We had looked at a lot of things before we ordered. We definitely wanted to get some of the garlic naan, which we did. It was served piping warm and we got some of the unknown sauces Gaylord provided at their salad bar to dip the bread into. The garlic permeated each bite we took of the naan. Cindy hadn't had the garlic naan on her first visit to Gaylord years ago, but she really liked it. I mean, who wouldn't like garlic naan?
I was thinking of getting some sort of a seafood dish, but decided to play it safe and get something along the lines of a chicken dish. I'm still a little gun shy with Tandoori chicken, but they did have a couple entrees that featured Tandoori cooked chicken. There was the Tikka Masala - boneless chicken pieces in a curried sauce; and the Murg Makani with boneless chicken that's cooked in butter, Indian seasonings and a tomato puree. However, I ended up getting the Murg Bhuna, boneless chicken chunks cooked in a somewhat spicy onion sauce.
Cindy made the mistake of asking what beef dishes they had at Gaylord and the manager curtly said, "No beef!" She ordered something from the lamb side of the menu - the Rogan Josh that had tender lamb pieces cooked in an Indian-seasoned tomato/onion sauce. Afterward, she said, "Geez, I forgot that cows are sacred in India!"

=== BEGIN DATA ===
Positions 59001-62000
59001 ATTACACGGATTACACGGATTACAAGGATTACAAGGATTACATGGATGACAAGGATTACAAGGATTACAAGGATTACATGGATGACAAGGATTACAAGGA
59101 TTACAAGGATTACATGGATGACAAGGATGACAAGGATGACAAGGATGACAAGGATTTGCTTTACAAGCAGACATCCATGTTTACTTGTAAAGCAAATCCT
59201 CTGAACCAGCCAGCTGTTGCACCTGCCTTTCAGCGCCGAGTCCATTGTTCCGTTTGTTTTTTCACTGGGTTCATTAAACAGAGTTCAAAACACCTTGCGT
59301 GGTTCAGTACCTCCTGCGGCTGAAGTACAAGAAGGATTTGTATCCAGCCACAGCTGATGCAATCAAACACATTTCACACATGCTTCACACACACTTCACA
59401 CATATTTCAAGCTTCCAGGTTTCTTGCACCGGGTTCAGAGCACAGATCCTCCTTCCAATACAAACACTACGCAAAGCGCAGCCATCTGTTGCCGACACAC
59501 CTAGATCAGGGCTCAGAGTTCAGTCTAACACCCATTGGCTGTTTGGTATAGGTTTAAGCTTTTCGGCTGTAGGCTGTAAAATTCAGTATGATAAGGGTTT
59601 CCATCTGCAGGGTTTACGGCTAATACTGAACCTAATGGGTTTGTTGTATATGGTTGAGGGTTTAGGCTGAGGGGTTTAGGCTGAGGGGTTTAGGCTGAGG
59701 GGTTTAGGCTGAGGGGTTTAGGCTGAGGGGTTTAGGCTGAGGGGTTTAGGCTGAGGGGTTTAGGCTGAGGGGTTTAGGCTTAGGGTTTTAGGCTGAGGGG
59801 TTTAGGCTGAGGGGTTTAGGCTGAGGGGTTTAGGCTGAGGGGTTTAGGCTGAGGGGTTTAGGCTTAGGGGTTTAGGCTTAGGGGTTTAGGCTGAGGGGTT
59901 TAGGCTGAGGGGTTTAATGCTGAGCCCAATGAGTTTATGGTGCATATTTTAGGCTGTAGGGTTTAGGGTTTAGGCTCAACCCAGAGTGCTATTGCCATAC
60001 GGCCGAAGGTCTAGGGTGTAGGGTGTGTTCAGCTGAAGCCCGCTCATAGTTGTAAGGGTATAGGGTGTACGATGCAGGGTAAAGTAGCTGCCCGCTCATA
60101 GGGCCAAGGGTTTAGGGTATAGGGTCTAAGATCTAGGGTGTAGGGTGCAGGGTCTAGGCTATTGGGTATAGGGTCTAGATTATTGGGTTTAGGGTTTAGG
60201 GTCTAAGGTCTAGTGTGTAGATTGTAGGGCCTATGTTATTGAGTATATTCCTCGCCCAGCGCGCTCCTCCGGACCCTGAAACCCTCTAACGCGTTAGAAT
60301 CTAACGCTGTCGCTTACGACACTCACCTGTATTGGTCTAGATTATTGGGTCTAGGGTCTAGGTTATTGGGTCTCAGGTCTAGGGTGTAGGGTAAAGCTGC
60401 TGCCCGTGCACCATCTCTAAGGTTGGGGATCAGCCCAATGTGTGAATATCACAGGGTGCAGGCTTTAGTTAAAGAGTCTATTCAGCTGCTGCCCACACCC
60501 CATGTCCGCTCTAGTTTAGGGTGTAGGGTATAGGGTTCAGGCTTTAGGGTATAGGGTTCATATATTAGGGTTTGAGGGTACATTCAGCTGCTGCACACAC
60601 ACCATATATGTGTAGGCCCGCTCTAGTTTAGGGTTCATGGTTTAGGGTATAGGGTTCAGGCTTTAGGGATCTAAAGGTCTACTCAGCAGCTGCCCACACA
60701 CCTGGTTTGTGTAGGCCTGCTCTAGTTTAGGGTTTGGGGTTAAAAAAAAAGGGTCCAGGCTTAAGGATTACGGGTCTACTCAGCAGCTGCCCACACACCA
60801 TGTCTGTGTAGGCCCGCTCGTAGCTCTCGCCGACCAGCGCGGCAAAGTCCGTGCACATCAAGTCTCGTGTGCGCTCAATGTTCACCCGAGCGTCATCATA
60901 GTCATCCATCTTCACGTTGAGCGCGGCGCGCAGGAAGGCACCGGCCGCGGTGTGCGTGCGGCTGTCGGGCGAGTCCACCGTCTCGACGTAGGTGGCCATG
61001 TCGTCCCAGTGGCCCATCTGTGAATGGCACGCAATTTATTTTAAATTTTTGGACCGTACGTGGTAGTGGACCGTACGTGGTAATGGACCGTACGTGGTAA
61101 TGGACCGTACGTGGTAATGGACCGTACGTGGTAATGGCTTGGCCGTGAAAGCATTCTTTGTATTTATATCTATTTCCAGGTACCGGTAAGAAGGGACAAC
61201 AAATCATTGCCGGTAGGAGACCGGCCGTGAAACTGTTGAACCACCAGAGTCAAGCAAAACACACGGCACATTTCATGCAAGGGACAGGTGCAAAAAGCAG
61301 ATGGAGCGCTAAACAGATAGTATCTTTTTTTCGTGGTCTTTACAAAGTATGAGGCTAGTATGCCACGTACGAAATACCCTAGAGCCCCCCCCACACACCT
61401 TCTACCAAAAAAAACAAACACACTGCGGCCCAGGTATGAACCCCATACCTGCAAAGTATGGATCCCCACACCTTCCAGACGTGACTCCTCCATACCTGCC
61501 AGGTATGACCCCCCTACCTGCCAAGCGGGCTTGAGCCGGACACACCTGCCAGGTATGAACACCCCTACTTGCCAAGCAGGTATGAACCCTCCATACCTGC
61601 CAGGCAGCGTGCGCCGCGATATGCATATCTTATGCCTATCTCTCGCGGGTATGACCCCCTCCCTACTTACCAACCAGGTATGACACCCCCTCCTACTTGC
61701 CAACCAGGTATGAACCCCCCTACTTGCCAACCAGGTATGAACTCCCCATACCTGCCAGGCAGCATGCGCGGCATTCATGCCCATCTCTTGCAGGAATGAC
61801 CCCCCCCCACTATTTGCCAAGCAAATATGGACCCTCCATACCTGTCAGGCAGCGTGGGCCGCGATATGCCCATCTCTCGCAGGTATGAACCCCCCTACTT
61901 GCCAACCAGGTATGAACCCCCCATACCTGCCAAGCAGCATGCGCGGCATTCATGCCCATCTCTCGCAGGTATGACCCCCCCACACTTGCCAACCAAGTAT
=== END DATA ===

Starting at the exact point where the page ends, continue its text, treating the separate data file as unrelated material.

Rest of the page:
Not long after we ordered, our entrees showed up at the table. Both were served with a side of rice and the portions were ample. While I wasn't overly certain of how the consistency of the onion gravy would - whether it would be thick or more watery - I was very happy with my Murg Makani (right). The chicken was tender and flavorful, the onion sauce was wonderful when spooned onto a piece of garlic naan. The sauce had a little bite to it, but nothing that was over-powering. It was absolutely fabulous.
Cindy couldn't come up with anything wrong with her Rogan Josh lamb dish other than it was so filling, especially after piecing on the garlic naan as we were waiting for our dinner. She said the lamb was tender and she offered me a bite. But I'm not big on lamb - never have been for some reason - and I declined.
The service continued to be spotty up until the time we received the check. Once I put the credit card in the folder, the waiter jumped on that with quick efficiency. And it wasn't all that expensive at Gaylord - our entrees were $15 for my dish, $17 for Cindy's lamb entree, and both were good-sized. The garlic naan was $4 bucks and there was a lot there, and our bar tab came to $18 bucks - about normal to a little lower than what we normally spend at a nice restaurant.
The food at Gaylord was just outstanding. I haven't had a lot of Indian food in my life, but I have to say that my experience at Gaylord was fabulous. I'm getting my feet more wet with each visit to an Indian restaurant and I'm starting to get a little more brave with the things I order. Gaylord is definitely on my radar now and I'd really like to go back and try something a little more daring at some point. Something that involves a little more curry than I've experienced during prior visits to Indian restaurants. I'm sure Gaylord could easily accommodate me.